A recent analysis by the bipartisan Congressional Budget Office predicts that raising the minimum wage could raise about 900,000 Americans on the poverty line and affect a total of 27 million Americans earning below or above the minimum wage. The CBO forecast also projects a deficit of $ 54 billion by 2031 and 1.4 million fewer jobs.

Pandemic fears and hopes for relief on Main Street

For some small business owners already hit by pandemic standstills and the economic downturn, more than doubling the minimum leads to higher costs, layoffs and potential lockdown deals. A majority of small business owners support President Biden’s $ 1.9 trillion bid relief plan at a time when confidence in Main Street is waning and small business owners fears they won’t get another, according to CNBC poll Year can endure, increase.

“We appreciate the feeling of lifting people out of poverty, but I think you looked at the unintended consequences of laying off many people from their jobs,” said Molly Day, vice president of public affairs at the National Small Business Association.

The organization and most of its members have long spoken out against minimum wage increases, and the proposed bill is particularly difficult for companies with low profit margins, Day said.

Corporate America, including an influential trading group that represents the biggest companies like Walmart, JP Morgan, and Apple, believes the battle for the minimum wage is an obstacle to overcoming the relief small businesses need and that many of the largest Companies in the country that support a higher minimum wage and already paying one is not the time to settle the matter nationally.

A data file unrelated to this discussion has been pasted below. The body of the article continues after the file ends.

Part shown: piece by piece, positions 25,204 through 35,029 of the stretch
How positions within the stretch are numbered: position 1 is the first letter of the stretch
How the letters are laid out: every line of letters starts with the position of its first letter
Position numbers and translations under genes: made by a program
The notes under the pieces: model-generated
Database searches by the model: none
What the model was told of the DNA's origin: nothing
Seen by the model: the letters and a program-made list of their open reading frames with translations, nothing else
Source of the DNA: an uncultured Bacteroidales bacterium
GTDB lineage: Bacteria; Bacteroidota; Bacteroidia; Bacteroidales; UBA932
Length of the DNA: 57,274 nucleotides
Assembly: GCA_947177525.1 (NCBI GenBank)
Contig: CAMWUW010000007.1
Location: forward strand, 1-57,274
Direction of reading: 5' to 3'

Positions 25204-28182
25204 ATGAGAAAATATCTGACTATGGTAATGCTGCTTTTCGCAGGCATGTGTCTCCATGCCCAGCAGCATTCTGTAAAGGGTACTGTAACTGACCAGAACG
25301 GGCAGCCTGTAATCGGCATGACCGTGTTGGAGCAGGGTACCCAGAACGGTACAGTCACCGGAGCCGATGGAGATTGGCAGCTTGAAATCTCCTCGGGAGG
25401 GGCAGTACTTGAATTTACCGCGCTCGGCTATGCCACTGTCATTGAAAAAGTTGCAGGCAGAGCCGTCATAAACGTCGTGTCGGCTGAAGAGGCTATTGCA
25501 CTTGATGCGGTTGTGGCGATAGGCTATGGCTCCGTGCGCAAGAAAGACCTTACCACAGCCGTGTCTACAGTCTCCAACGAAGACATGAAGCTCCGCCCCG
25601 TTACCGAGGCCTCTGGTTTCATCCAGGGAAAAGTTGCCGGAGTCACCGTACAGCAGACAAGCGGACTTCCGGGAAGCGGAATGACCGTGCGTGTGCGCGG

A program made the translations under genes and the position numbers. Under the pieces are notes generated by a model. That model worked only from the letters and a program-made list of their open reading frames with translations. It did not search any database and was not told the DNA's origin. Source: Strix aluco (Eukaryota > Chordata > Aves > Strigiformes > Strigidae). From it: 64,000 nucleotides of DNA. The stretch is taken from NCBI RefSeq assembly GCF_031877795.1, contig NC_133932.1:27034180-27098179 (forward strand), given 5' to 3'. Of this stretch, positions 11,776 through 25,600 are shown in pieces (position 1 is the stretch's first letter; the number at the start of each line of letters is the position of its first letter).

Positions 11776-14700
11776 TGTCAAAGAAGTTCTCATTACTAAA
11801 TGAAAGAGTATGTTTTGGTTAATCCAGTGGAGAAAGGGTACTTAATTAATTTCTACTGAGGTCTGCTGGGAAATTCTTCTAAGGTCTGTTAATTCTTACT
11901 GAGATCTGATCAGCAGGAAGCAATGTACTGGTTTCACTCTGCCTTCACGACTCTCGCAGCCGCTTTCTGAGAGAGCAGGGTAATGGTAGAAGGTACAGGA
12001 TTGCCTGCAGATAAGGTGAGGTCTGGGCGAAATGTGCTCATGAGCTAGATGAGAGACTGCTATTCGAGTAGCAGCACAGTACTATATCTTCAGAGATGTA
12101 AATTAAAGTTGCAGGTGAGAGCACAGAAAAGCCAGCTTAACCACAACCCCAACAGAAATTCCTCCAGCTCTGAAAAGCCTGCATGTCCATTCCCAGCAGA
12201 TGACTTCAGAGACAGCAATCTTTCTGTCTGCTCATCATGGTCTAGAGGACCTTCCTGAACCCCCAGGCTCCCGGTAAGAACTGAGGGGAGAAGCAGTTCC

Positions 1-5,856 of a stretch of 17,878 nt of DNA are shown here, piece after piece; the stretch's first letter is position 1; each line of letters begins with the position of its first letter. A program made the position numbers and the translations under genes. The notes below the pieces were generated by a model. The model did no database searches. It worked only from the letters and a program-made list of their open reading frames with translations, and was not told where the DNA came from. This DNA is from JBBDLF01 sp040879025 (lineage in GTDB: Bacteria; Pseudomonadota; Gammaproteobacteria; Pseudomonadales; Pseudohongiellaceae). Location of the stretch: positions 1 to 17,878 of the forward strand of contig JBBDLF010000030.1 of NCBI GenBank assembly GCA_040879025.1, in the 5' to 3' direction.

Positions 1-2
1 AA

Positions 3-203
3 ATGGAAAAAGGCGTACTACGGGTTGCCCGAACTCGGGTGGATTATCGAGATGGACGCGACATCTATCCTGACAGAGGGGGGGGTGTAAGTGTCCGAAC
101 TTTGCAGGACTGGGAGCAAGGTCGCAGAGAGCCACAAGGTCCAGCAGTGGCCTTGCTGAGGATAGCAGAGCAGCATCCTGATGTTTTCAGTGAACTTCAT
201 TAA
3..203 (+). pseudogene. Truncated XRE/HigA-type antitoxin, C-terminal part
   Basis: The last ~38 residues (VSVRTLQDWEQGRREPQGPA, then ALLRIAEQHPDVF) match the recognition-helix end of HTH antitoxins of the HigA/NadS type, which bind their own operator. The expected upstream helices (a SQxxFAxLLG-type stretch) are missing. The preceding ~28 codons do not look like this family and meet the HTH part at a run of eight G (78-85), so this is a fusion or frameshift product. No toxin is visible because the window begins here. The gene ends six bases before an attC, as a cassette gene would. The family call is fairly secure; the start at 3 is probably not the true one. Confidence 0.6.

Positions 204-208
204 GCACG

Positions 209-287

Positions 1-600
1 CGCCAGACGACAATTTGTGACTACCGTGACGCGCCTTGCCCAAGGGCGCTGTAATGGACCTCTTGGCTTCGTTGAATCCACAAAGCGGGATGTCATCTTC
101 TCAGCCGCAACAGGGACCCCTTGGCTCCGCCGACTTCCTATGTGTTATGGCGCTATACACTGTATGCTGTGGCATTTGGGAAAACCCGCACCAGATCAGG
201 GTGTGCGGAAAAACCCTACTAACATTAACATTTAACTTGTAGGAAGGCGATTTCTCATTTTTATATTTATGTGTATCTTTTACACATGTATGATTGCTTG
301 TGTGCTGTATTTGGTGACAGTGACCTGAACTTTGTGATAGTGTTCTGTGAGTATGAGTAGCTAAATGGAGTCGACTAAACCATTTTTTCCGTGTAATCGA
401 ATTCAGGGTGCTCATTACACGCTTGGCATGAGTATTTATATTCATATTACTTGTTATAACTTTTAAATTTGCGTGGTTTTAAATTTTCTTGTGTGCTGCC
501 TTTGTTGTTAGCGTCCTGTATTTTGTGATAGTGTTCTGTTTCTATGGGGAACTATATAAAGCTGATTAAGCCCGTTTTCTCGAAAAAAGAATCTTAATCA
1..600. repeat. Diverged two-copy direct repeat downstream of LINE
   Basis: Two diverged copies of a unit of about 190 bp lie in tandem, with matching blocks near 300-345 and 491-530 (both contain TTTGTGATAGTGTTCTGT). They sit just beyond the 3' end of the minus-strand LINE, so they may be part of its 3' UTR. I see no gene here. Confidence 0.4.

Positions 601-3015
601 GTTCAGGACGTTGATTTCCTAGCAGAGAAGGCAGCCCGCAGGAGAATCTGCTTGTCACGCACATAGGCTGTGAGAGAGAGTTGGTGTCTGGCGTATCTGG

“Enforce a minimum wage hike which can be very detrimental to small businesses in the short term if it is not designed to take into account regional differences and appropriate outsourcing … the negotiations and this package will take a long time is not the place to do it “Business Roundtable President and CEO Josh Bolten recently told CNBC.

Some of the best CEOs in the country brought this case directly to President Biden.

Proponents of raising the minimum wage argue that it has the potential to improve worker productivity, reduce worker turnover, and put more money back into the economy, said Didier Trinh, director of government affairs for the Main Street Alliance, a progressive trade group for small businesses.

Small business owners like Aaron Seyedian have long used the MIT Living Wage Calculator to take into account the cost of living and set wages, which vary by region. Seyedian, who employs ten people in his DC area store called Well-Paid Maids, is willing to pay his employees more if it means they can keep their phones on and prevent canceled shifts or assignments.

“Even if it moves a dollar, I think that makes a big difference in someone’s life,” he said.

Geography influences the level of support for a higher minimum wage. Small business owners in the Pacific region (Alaska, California, Hawaii, Oregon, Washington) and the Mid Atlantic (New Jersey, New York, Pennsylvania) support a minimum wage of $ 15 the most, and some also most likely don’t have the wages increase or lay off workers to comply with the proposed change.